Siebren Versteeg is a self-titled, programmist. He communicates in a coded language understandable to computers and few humans. The scripted, digital incantations spring forth from his PC, doing his bidding, making digital spells into pictorial reality. 32 Particle Board masquerades as a four by eight stock of particle board, a low-grade building material typically found at the Home Depot. ‘Randomness’ is a concern in programming and logarithmic procedure. One of the most outstanding, visual qualities of standard-issue particleboard is that the pressed woodchips appear to be randomly laminated into sheets. 32 Particle Board inverts this analog-digital conundrum. The particles seem to implode according to a prescribed, geometric infinity. Versteeg has employed formative lingo to create an impossible, four by eight stock.
Carla Edwards enlarges the quilt pattern, Woven Ribbon, which has different significances in Western and Eastern cultures. Presented here is a collage of American flags that have been cut, dyed black, then crossed using the eight-fold pattern of Woven Ribbon. The familiar red and white stripes have been equalized. The vertical tower of ink drawings traces the same eight-fold pattern, making a comparison to Islamic symbolism for harmony. The flag is a national symbol and the protagonist in many patriotic rituals. Edwards creates a metaphoric, cultural bridge by reforming National symbols according to timeless, geometric figures. Shades of Ambivalence is the product of rituals that converge to form a symbolic, new whole.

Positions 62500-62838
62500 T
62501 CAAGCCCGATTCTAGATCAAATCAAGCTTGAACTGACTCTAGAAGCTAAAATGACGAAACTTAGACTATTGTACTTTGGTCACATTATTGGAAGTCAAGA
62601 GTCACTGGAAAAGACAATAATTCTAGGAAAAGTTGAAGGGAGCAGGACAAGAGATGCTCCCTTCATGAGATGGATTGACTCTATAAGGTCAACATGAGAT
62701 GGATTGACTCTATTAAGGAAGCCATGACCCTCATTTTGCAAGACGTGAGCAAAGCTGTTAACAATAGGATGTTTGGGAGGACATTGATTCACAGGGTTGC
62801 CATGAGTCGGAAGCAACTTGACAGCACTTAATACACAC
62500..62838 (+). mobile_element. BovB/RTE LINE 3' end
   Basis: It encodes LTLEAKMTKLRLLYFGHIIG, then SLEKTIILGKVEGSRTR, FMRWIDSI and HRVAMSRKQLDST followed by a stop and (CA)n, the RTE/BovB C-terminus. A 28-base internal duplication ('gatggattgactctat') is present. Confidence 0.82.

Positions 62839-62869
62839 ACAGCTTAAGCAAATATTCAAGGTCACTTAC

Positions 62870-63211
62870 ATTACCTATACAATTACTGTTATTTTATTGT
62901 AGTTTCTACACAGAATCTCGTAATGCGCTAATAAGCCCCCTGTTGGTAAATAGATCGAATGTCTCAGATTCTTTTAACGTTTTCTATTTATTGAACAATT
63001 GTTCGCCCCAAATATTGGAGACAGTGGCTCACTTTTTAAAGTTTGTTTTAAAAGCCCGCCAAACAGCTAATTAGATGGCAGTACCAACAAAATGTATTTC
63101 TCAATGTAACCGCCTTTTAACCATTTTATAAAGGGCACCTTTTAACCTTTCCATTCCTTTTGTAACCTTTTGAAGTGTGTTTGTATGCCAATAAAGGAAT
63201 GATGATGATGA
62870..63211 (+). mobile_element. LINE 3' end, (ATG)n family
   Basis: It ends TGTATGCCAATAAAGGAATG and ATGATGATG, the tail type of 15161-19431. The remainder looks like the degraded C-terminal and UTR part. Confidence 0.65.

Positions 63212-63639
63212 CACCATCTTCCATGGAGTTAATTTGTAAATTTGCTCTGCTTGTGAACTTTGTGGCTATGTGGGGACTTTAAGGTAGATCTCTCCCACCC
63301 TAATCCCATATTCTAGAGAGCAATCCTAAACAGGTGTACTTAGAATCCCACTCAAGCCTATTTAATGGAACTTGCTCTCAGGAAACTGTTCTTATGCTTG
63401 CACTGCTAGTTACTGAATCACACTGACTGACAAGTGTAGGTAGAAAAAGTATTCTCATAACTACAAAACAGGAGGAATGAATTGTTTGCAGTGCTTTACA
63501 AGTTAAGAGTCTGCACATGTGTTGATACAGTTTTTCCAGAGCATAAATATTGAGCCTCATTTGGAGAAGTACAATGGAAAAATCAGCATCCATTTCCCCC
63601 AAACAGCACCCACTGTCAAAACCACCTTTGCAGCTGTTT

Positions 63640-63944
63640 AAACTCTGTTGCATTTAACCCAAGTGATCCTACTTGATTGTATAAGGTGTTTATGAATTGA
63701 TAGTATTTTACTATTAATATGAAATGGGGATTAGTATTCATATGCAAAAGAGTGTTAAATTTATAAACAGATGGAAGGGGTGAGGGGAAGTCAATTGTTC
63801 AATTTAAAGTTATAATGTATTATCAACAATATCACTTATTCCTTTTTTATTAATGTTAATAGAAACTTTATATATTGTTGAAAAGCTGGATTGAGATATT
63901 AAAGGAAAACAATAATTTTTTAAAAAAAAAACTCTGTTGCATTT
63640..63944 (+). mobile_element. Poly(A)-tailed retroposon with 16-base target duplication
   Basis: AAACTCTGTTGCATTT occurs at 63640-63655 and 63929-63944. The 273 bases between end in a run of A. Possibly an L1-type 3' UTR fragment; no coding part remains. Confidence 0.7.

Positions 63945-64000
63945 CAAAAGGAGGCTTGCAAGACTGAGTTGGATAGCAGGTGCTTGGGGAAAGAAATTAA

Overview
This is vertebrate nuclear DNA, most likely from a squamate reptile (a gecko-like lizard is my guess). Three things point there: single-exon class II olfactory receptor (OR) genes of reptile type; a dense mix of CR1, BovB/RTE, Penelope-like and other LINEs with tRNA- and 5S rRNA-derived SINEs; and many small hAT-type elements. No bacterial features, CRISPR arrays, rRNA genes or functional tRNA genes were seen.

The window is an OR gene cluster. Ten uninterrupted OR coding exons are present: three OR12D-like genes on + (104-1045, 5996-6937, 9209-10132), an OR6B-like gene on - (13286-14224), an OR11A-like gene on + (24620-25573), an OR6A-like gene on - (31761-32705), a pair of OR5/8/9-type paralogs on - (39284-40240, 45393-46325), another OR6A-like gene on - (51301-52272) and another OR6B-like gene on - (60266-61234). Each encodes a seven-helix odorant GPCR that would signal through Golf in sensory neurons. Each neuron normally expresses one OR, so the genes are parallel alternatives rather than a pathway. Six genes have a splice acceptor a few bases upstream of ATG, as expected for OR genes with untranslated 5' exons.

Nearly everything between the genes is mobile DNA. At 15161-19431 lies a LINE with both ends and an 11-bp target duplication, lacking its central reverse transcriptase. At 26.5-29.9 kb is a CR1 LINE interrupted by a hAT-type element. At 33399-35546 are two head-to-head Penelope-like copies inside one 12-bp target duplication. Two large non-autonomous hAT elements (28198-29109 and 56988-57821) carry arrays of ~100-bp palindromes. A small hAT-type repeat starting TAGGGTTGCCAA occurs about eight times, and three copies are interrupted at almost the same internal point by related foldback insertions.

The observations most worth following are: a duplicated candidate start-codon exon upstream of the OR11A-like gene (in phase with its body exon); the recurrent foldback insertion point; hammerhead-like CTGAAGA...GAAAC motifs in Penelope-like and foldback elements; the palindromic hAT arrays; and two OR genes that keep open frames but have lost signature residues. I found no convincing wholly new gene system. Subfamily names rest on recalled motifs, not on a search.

Ruth Laskey’s intricate geometries appear as thought forms on lengths of linen. The formations are mysterious because they revel little about how they came about. The color threads are hand dyed and then woven together with un-dyed threads in a process much like tapestry, but also incorporating twill pattern. Twill fabric pattern is based on diagonals, where threads pass over and under each other. Laskey’s loomed process allows the drawings to seamlessly materialize on the blank linen. Twill Series (Black 3) depicts a series of chain linkages and is emblematic of her process. Laskey’s geometric structures are like apparitions. They give little clue as to how they appeared and seem eerily familiar, as if they emerged from a collective mind’s eye.
Marc Swanson’s, Psychic Studies II, illustrates the web of influences that form an individual, particularly the formation of masculine identity. His materials symbolically stand in for environmental factors and competing voices. The wooden armature of the large mirror is elegantly pieced in the style of rural cabinetry. The convergent web overlays several familiar geometric glyphs: the inverted triangle, the eight-pointed star, the asterisk, up and down arrows and the diamond, which is also folk symbol for ‘reflection’. When standing in front of Psychic Studies II, one’s image becomes obscured and fractured, divided by established structures.